Force and Torque Sensors and their use in Robotic Manipulation

Force is an influence that can change the motion of an object.

Torque is the rotational equivalent of linear force.

The world is subject to motion and control; every applied force has a certain output or result. With that being the case, humans consciously or subconsciously use controlled force for every action, even for the most basic tasks. This knowledge enables us to interact with the world effectively. For every task we perform, from walking to painting with a brush, scrubbing the dishes, or picking up a heavy or delicate object, we moderate our actions by adjusting our strength accordingly.

Implementing robotic arm solutions that replicate human sensitivity requires an identical sense of human force and torque. With this information, robotic arms can effectively recreate the human motion of picking and placing objects, and carry out inspection and intervention tasks such as Non-Destructive Testing (NDT), painting, welding, cleaning, and interacting with control panels, especially in cases where visual information and depth perception is limited.

Two tasks showcase the importance of force and torque in robotics:

  1. What’s required to design a robotic manipulator capable of delicately picking up an egg without breaking it yet still being able to hold onto it securely?
  2. What would include to build a robotic manipulator that can accurately move a welding torch along a weld seam while ensuring it stays in contact with the object without damaging or penetrating it?

Force/Torque Sensors and their Implementation in Robotic Arms

There are three main types of force and torque sensors:

Pure Force Sensors:

These are mainly installed within the gripper or ‘fingers’ of a robotic arm to measure grip force. They are often simple and provide a force measurement in only one axes, however more advanced solutions provide 3D force (multiple axes) and slip information, such as that provided by Contactile.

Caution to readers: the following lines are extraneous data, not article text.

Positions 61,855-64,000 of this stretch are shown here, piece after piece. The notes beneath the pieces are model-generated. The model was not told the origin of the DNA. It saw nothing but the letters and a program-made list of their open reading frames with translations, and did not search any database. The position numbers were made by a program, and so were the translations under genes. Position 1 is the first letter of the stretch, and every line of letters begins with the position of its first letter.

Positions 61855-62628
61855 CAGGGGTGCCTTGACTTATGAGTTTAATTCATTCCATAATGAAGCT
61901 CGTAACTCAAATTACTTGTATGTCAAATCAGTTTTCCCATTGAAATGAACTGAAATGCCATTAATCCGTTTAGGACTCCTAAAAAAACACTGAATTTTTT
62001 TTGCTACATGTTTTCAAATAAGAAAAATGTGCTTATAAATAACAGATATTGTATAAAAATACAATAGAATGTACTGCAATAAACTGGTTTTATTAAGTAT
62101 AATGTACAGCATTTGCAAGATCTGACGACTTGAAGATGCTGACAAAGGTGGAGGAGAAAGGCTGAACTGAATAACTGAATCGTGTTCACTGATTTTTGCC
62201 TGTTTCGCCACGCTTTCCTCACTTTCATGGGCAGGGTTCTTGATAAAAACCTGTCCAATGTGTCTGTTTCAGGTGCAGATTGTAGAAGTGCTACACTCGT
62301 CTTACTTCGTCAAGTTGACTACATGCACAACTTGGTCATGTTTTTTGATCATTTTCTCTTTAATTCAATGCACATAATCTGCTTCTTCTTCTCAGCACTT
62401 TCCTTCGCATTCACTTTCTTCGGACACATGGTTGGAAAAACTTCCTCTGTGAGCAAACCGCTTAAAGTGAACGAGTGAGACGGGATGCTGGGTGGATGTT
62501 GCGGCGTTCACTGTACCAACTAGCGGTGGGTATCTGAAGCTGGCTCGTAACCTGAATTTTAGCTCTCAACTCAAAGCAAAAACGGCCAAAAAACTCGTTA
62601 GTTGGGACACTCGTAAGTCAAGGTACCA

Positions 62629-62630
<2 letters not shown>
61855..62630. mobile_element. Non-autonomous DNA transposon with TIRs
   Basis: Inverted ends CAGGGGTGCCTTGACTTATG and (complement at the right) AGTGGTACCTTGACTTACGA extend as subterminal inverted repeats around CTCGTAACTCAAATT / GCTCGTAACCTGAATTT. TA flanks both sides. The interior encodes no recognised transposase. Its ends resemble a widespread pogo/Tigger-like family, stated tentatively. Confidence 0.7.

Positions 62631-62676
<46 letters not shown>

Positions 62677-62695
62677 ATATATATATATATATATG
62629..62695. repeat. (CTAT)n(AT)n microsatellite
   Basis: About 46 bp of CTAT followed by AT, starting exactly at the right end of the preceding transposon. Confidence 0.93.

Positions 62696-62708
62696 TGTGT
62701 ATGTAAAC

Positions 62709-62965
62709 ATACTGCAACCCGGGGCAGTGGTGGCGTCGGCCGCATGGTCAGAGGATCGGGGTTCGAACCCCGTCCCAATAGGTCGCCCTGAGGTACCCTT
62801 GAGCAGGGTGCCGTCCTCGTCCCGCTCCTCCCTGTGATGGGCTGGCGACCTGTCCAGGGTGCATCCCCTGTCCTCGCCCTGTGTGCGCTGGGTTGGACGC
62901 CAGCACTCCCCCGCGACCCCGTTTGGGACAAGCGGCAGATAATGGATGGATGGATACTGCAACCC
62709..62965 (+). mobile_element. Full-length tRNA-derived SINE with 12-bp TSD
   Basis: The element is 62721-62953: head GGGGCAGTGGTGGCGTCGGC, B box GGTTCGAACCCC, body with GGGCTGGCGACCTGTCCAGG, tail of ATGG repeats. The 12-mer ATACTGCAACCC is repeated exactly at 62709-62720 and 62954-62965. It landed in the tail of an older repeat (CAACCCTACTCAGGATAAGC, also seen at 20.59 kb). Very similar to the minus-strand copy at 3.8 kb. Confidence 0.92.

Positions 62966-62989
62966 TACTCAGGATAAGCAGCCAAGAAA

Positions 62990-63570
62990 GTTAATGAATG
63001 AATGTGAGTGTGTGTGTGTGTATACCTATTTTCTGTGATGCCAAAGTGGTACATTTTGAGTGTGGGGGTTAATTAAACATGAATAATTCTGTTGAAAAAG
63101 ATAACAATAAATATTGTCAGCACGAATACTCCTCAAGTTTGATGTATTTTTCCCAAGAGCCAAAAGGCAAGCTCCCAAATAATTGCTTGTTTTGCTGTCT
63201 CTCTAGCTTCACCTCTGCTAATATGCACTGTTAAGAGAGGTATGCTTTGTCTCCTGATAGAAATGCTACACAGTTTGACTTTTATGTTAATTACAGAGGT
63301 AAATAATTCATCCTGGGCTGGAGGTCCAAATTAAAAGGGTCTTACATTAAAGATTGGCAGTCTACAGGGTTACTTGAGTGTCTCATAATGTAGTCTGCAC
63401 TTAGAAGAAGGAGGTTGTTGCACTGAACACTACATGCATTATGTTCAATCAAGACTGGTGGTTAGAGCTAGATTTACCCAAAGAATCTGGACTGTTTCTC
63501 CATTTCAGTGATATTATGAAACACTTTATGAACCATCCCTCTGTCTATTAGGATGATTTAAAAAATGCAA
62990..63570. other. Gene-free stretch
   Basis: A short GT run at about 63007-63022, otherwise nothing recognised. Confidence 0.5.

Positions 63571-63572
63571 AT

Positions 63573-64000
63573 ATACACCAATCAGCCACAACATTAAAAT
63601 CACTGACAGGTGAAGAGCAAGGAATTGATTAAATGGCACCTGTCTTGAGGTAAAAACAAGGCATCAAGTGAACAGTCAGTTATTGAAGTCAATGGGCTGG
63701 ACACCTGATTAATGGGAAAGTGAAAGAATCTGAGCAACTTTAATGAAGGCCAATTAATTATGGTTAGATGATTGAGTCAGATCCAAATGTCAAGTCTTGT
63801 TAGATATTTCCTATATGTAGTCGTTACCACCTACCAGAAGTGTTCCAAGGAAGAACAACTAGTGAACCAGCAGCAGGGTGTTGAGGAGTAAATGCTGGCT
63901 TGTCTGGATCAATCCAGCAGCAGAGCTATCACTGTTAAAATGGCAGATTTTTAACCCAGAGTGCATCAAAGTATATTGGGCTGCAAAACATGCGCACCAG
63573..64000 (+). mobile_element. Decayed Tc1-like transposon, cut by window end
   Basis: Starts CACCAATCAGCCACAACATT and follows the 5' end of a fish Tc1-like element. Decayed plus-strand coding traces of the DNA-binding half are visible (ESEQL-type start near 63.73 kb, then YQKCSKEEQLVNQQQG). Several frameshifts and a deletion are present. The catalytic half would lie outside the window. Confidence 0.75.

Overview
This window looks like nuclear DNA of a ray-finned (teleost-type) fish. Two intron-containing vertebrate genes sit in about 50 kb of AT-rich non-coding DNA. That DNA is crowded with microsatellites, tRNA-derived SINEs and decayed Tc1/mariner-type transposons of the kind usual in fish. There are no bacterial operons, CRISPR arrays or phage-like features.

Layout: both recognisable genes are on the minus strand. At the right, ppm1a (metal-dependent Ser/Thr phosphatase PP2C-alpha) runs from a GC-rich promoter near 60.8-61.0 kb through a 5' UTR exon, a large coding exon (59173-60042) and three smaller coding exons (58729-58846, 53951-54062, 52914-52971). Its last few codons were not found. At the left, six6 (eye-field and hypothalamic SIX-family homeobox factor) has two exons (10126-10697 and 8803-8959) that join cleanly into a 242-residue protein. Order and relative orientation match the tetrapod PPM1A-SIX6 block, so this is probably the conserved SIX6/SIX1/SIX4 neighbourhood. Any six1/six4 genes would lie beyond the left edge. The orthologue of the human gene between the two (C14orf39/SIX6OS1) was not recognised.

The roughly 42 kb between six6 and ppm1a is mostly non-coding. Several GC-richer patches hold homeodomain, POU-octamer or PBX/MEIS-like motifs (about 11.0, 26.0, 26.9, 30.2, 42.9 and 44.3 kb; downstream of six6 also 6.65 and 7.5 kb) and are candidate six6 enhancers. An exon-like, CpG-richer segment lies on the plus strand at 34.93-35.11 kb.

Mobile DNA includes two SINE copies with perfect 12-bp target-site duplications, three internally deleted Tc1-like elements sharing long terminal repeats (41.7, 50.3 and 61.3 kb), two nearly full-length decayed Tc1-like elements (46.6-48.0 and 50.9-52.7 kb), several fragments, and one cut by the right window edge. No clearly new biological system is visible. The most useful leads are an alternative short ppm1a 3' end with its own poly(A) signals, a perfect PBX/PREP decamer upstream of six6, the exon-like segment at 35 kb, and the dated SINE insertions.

Figure 1 – The PapillArray Grip 3D Force Sensor from Contactile

Pure Torque Sensors:

These are mainly installed within the revolute joints of a robotic arm to enable a sense of the torque being applied or experienced by that section of a robotic arm. This is very important for moderating a robotic arms input/command current as well as enabling compliance in the event of large external torques being applied.

Figure 2 – A Pure Torque Sensor from Forsentek

6-Axis Combined Force/Torque (FT) Sensors:

These sensors combine the ability to sense force and torque and can therefore measure tensile and compression forces as well as elastic deformations and rotational forces (torques) around each of the three axes. (3 x Force and 2 x Torque around each axis = ‘6 Axis’) These FT sensors are often installed in the final ‘limb’ or a robotic arm just before the jaw or ‘End of Arm Tooling’ (EOAT), such as in Reach Robotics’ Bravo FT sensor installation.

Figure 3 – A Combined 6-Axis FT Sensor from OnRobot

Combining these types of sensors, we could visualize an ‘ideal’ robotic arm (from a FT perspective) as looking something like this:

What applications do FT Sensors enable?